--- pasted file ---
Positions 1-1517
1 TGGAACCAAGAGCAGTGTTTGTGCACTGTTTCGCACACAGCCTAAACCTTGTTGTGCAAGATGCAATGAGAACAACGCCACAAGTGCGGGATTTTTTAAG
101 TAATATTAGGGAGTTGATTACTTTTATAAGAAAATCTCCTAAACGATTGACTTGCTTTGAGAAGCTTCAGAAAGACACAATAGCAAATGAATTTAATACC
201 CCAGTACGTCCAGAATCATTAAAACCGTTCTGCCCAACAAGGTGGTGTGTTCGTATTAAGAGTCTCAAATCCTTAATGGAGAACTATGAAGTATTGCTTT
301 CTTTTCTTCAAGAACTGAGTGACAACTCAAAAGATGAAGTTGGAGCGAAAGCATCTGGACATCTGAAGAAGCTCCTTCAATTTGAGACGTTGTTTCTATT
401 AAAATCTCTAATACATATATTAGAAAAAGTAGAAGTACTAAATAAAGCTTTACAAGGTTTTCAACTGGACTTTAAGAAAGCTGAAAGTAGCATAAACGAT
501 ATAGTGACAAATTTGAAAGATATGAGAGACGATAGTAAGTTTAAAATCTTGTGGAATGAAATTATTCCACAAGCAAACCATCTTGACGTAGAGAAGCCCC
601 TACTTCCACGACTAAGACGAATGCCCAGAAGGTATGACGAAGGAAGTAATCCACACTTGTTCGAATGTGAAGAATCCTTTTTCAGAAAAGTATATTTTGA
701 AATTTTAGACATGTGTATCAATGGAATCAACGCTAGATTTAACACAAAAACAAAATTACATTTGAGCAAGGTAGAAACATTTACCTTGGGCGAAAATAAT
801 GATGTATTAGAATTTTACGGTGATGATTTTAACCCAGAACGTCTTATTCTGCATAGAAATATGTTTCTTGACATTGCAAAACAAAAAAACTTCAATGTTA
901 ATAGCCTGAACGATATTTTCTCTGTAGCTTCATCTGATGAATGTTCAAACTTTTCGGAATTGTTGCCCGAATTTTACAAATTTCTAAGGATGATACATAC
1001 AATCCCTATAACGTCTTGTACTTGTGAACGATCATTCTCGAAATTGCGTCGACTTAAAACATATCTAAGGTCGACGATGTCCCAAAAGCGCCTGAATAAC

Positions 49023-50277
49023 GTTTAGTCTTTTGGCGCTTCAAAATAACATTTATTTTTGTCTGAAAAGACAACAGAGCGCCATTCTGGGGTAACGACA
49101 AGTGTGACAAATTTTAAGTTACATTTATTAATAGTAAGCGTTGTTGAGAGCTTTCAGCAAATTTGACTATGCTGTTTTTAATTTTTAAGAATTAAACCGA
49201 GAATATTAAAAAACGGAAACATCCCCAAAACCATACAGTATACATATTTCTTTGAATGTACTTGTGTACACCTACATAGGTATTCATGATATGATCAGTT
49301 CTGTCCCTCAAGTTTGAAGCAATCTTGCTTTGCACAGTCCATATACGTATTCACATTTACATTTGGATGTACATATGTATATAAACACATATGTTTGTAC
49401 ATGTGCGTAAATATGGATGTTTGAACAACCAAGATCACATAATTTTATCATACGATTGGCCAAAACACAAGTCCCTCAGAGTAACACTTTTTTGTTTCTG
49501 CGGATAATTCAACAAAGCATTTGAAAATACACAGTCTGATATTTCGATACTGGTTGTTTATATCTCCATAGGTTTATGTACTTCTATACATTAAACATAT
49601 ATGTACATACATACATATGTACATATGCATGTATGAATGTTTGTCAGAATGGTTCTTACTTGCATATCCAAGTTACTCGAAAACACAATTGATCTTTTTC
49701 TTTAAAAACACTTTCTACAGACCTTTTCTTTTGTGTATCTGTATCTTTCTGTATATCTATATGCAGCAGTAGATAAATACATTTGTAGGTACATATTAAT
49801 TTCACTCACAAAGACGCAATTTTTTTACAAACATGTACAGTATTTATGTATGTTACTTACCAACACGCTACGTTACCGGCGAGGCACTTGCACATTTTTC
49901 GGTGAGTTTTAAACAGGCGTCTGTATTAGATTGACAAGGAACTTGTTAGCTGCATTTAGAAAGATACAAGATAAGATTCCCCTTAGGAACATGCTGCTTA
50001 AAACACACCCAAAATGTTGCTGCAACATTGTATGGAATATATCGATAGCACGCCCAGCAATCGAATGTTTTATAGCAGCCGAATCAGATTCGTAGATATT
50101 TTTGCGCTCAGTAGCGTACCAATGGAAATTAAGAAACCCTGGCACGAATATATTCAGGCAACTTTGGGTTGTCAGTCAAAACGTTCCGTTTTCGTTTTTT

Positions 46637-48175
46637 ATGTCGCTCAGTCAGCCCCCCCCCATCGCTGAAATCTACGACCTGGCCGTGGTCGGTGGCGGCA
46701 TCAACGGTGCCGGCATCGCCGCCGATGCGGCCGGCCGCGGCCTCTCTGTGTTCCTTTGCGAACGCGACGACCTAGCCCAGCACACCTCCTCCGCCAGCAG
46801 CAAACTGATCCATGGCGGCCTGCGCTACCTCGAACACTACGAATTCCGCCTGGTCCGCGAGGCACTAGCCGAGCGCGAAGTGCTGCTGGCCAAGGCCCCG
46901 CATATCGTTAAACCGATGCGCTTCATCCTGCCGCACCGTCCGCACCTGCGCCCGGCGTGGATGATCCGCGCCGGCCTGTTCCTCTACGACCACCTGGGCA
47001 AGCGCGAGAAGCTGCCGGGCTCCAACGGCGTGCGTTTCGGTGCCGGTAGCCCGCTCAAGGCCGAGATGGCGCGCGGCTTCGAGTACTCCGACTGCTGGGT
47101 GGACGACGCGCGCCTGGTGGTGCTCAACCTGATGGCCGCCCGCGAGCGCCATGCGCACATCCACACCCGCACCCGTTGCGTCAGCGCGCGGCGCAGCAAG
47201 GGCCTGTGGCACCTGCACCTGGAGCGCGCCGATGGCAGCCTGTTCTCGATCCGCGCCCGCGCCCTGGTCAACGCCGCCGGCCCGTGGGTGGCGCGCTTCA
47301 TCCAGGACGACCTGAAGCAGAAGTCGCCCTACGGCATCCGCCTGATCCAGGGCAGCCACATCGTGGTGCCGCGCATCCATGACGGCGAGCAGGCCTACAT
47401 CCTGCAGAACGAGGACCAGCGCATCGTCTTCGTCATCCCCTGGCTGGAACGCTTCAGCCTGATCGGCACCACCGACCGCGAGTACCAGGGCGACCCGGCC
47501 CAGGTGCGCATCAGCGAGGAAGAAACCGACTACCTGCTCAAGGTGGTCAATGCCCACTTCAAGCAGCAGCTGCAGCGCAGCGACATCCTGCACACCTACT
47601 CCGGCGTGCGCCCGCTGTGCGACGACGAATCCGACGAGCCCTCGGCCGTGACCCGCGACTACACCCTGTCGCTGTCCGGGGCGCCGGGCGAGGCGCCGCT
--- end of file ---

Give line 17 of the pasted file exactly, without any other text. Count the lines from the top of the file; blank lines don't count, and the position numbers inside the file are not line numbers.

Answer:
49301 CTGTCCCTCAAGTTTGAAGCAATCTTGCTTTGCACAGTCCATATACGTATTCACATTTACATTTGGATGTACATATGTATATAAACACATATGTTTGTAC